Over the weekend I did something that I have not done in a few years. Actually, it has been almost five years. I went out and bought a new pair of boots. When I say boots, I mean cowboy boots, or western boots if you prefer. No, I do not raise cattle and I do not ride a horse, but cowboy boots were the workwear of choice for my dad when I was on the farm. Eventually, I just followed suit. As I sat in my living room enjoying that new leather smell, a lot of thoughts started crossing my mind.
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I think that you can tell a lot about a person from their boots. Whether they are work boots or cowboy boots, they still do the same job. They are almost mirrors or our lives but on an accelerated timetable. They bear the scars of hard work, challenges, and even triumphs.
My dad’s boots bore witness to just about everything he did on that farm, that was not done in the winter. They had scuffs from kicking mud off the tillage equipment. They bore the oil stains of working on the tractor or the family vehicles. They were scratched from clearing the grove for fuel for his woodshop in the winter. Yes, I am sure there were even discolorations from the hot August days when we butchered chickens. I also know for a fact that there many types of manure that caked into the treads.
Dad wore his boots no matter how hot, cold, dry, or rainy it was. I don’t think I saw him in sneakers very often. Except for maybe when he would wash the cars every Sunday afternoon while listening to a Twins or Vikings game. He even had boots just for wearing to town. Dad loved a good pair of boots. I think he was most proud of a pair of caiman alligator boots that he put a little money aside for from each load of hogs sold over the course of a year. He said the color was “butternut.” Mom said they looked more like calf scours. Dad wasn’t your typical farmer either. That man loved to be impeccably dressed when he went out. Yes, my father built a whole wardrobe around his alligator boots. He had the dark blue wranglers, a belt that matched the boots, and a matching leather sport coat that he would wear over his sleeveless black tee-shirt. The first time he wore that outfit to a function, a friend nicknamed him “Ron Johnson.”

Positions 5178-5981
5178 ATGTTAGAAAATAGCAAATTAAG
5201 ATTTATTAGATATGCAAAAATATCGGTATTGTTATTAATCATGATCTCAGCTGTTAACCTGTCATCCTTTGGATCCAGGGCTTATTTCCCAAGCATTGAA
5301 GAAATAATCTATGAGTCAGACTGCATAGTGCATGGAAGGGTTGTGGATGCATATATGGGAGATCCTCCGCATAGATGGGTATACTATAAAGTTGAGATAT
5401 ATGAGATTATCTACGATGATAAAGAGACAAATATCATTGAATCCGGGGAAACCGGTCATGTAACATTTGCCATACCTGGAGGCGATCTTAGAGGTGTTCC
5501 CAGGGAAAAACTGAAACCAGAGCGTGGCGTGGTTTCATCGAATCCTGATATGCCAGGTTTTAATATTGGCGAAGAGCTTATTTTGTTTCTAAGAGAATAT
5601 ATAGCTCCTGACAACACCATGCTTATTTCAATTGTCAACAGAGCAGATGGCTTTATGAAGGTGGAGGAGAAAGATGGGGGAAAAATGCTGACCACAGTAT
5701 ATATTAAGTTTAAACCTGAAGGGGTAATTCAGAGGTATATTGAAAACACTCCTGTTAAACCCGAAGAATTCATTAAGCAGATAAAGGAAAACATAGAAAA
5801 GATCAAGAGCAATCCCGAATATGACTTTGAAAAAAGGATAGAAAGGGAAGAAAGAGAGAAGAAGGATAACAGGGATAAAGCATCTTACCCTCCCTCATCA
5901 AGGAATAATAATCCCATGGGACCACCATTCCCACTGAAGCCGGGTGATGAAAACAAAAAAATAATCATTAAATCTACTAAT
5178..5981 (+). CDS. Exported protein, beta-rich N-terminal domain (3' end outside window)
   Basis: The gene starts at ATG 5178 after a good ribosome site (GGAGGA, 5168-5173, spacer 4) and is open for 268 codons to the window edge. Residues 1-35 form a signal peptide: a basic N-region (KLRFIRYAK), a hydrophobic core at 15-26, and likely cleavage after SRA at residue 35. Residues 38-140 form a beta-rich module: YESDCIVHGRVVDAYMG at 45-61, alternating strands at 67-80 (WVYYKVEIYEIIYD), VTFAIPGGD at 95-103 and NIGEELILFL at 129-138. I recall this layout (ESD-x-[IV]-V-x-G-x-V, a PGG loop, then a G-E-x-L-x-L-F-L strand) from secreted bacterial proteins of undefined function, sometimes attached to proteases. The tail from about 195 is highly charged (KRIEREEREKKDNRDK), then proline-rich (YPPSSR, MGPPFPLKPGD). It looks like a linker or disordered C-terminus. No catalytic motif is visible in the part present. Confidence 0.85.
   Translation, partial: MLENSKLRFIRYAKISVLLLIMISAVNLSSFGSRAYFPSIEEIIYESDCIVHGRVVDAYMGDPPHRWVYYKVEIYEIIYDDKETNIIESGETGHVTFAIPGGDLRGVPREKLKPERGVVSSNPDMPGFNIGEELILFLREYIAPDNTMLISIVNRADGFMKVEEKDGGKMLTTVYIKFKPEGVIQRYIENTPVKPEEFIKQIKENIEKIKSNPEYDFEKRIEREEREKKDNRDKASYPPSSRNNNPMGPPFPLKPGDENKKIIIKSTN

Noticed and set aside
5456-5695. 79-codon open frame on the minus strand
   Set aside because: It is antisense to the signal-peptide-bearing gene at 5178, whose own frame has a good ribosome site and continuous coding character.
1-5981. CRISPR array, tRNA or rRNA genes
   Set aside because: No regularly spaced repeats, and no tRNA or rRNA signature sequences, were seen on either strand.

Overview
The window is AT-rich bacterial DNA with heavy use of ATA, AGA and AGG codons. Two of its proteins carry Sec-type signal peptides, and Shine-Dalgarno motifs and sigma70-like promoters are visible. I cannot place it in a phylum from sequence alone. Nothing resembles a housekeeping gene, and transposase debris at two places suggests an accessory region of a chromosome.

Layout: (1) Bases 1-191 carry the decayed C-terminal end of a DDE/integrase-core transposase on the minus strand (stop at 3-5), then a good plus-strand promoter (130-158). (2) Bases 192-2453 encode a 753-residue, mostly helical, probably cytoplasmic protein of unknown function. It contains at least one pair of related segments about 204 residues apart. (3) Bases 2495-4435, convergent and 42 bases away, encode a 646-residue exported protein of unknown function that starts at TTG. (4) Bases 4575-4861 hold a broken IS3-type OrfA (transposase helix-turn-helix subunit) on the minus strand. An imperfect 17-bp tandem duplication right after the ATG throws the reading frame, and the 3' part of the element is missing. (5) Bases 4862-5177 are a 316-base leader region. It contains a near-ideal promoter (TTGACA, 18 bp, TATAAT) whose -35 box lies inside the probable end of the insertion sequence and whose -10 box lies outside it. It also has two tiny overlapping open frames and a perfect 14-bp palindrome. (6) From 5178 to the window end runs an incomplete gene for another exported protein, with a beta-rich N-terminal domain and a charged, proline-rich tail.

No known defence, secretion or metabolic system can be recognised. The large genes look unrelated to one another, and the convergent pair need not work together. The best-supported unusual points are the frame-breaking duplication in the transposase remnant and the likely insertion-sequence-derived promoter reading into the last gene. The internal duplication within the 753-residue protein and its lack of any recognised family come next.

It wasn’t just the alligator boots that dad loved. He had rattlesnake, ostrich, and another pair of lizard boots that he bought only a month or two before he died. He bought them with the inheritance he got after his dad passed away six months before him, and he wanted something he could keep forever. I can guarantee he is keeping them forever because those are the boots we buried him in. Mom felt that he should take those with him, for the same reason he bought them. Something he could have to remember his dad by. That and they had to be the ugliest of all his boots.
But dad also took care of his boots. Even the ones he used for working on the farm. It may have been his time in the guards that taught him how to take care of his boots, but he always cleaned them, shined them, and conditioned the leather. The boots I remember most of all were his brown Red Wing cowboy boots that he got before I was even born. I think he still was rotating them before he died. He was meticulous with them and they lasted forever. That care you give your boots is just as important at giving someone a glimpse into the kind of person you are.
I have had boots come and go in my lifetime. I only have 5 pairs that I wear with my new additions. I have my exotics too. I have a pair of black shark boots that I love more than the rest, and the stingray boots I had custom made for my wedding. These boots are telling my story. From chopping ice off the deck to walking in the fields of Minnesota and Iowa, my boots show the details of my life.
It makes me a little proud to know that my son wants his own pair of boots as well. Because dad’s shoe size was significantly smaller than mine, there will be a time when his grandson will be able to pull on those calf scour colored alligator boots.
Yesterday, I had to do that time-honored task of taking my shark boots in to get new soles put on. That is the only difference between a well-worn, well-loved pair of boots and their owner. The boots can get a new sole. However, I find it odd that they refer to the bottom of the boot as the sole, because all of its stories, life, and character is on the top side.